Exercise is a great way to occupy your time with something that will make you feel better. If you don’t get out much, try going to a gym or a sports club where you can be around other people and exercise with them. Yoga, group sports, and team activities are all great ways to get social interaction and exercise in at once.
However, you should also be careful not to overextend yourself. If you’re exhausted and alone, you’ll have more trouble saying no if cravings hit.
Exercise to Build Your Self-Esteem
Low self-esteem is a problem faced by millions of addicts, both as a cause and a result of addiction. Many people who struggle with self-esteem issues are more likely to use drugs or drink alcohol as a social lubricant, just to feel normal or to be okay in a public place. Once hooked, drugs and alcohol force you to change your image of yourself to either hide your addiction from yourself or account for it in some other way. This often results in massive damage to the ego or self-esteem, which can be difficult to repair.
Good self-esteem is crucial to being healthy and happy, and exercise can help. By boosting your image of what you can do, building discipline, and building healthy routines, you can improve your self-esteem and start being happier with yourself and your choices.
Exercise to Improve Your Health
If you’re recovering from a substance use disorder, you likely did a lot of damage to your health. Drugs and alcohol inhibit the cardiovascular system, damage the gastrointestinal tract, and often cause us to make poor nutritional and health decisions. Following an exercise program will help you to recover from that damage, which will put your body on the right track to staying clean and sober.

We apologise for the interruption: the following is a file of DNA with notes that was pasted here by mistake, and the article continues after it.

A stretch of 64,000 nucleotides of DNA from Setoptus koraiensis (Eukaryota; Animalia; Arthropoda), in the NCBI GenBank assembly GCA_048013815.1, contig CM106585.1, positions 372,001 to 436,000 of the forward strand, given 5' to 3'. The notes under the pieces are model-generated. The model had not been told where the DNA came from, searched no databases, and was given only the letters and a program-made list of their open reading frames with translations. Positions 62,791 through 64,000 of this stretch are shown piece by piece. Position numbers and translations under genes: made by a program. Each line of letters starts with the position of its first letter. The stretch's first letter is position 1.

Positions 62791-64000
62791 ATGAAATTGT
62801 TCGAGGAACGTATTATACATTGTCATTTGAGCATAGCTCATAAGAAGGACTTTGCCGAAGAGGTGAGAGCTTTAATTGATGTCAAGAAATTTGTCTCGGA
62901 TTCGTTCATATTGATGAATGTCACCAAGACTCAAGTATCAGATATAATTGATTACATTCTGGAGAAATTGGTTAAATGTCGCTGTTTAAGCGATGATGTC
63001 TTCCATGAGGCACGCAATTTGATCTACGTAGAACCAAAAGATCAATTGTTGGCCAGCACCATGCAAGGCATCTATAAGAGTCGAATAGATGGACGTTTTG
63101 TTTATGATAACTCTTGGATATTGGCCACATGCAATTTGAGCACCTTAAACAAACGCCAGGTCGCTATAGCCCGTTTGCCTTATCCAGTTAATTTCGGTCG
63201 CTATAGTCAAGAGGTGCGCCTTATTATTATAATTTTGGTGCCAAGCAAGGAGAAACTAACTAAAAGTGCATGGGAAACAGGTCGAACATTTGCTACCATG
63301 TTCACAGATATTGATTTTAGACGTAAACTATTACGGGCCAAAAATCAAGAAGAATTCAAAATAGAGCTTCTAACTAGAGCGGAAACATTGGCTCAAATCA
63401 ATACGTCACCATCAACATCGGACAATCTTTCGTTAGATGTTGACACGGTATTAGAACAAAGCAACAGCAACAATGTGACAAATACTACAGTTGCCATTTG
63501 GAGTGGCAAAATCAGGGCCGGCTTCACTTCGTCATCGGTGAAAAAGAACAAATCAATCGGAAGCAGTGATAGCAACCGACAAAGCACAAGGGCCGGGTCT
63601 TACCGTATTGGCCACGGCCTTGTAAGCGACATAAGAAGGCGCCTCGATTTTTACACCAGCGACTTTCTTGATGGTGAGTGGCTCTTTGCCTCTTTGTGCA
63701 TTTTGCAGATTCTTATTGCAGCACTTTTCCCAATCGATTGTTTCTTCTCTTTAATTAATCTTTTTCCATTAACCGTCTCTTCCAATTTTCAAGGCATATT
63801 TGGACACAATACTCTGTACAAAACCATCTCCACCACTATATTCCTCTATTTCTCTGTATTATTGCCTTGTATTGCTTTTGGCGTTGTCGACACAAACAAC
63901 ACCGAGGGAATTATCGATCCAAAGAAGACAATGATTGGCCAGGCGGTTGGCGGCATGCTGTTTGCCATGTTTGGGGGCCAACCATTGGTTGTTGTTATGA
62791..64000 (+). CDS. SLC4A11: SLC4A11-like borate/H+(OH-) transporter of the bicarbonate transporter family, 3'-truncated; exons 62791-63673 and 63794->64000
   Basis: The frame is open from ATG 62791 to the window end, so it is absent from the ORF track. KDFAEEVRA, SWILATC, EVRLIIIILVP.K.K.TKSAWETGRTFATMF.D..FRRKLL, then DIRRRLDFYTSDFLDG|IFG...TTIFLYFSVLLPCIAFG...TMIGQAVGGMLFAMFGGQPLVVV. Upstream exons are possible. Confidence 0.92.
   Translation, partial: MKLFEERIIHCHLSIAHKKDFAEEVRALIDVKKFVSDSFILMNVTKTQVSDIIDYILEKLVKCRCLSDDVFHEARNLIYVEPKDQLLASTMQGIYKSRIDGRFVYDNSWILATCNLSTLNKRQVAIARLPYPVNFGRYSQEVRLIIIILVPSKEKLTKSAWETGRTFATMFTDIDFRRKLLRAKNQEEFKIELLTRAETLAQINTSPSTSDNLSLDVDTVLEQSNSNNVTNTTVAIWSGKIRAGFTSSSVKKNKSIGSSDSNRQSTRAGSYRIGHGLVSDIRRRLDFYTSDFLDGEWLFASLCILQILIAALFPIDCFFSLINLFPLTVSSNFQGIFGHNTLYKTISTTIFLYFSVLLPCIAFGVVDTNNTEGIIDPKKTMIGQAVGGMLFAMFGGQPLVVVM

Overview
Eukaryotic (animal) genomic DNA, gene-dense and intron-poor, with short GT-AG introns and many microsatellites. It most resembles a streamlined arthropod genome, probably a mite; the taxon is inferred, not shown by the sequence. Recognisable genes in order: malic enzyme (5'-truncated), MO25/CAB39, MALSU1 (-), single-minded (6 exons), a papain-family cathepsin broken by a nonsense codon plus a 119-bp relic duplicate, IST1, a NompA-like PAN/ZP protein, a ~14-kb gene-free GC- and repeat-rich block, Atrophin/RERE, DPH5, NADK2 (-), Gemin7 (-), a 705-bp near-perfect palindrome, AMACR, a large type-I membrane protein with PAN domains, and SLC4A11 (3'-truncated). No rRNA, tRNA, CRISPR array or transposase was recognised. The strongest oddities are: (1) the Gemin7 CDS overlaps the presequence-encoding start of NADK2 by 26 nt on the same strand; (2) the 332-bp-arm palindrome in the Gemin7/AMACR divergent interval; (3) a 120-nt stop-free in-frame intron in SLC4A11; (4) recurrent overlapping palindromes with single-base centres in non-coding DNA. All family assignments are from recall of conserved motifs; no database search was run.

Tips to Make Exercise Part of Your Recovery
There are two major pitfalls to starting a new exercise program, taking it too fast and setting long-range goals.
Taking it Slow – If you’re not accustomed to exercise, don’t think that you can get up and go to the gym for four hours and be okay afterward. It’s important to pace yourself, start out slow, and increase what you’re doing bit by bit each day. This will also help with motivation, because if you aren’t in pain from overdoing it the day before, you’ll have more to look forward to.
Setting the Right Goals – If you set a block goal, you’re going to fail. For example, “Go to the gym every single day”. If you fail once, you’ve failed completely. But, you can set shorter goals, which you can achieve. Studies show that the most effective goals include short-term milestones in combination with a long-term goal. So, if you were going to the gym, you could start out by saying you want to exercise for four hours in your first week, with an end goal of exercising consistently throughout the whole year or a goal of losing/gaining an achievable amount of weight. You can also set weightlifting goals, running goals, or other milestones, which will help you to stay motivated and inspired as you meet and pass them.
It’s also important to try to do something fun. If running isn’t your thing, there’s no sense in forcing yourself to get up and do something you hate every morning when there are thousands of exercises you can try and maybe enjoy. Try dancing, or yoga, or parkour, or kickboxing, or any of a dozen other exercises. If you’re in a big city, chances are there are hundreds of specialized options you can look for and join. If you’re in a less urban area, you will have fewer choices, but you might be surprised at how much is out there.
Exercise can be an extremely valuable addition to your recovery, and it will help you to improve your health, reduce cravings, and improve your happiness.
Good luck with your New Year’s exercise program.